Learning with circles?

Join 500,000+ Artists

Its' free and it takes less than 10 seconds!

Join the #1 Art Workshop - LevelUpJoin Premium Art Workshop

Results 1 to 7 of 7
  1. #1
    Join Date
    Mar 2013
    Posts
    2
    Thanks
    3
    Thanked 0 Times in 0 Posts
    Follows
    0
    Following
    0

    Learning with circles?

    Hello!

    As the title says, I would like to know your opinion:

    In nearly every drawing tutorial, they starting with squares and circles to form a body. My art teacher says I shouldn't do that, but I'm confused.
    Is this way to learn just ONE way, or really the best way to go - To achieve the best learning experience?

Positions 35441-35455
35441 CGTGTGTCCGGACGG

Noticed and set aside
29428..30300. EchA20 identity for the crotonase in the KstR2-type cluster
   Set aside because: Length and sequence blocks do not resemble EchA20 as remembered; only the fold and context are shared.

And is there a difference with the start of a figure between drawing from your imagination, or drawing in an akt session?

    Would be very pleased to read your opinions!



    best regards

    nihilz/ Nils

    Reply With Quote Reply With Quote  


  2. Hide this ad by registering as a member
  3. #2
    Join Date
    Nov 2009
    Posts
    824
    Thanks
    101
    Thanked 276 Times in 203 Posts
    Follows
    0
    Following
    0
    Its just ONE way and you need experiment with a few and it does not seem really like the wrong way to me. Ask him specifically why he has a problem with it as it sounds more like a personal bias of the teacher.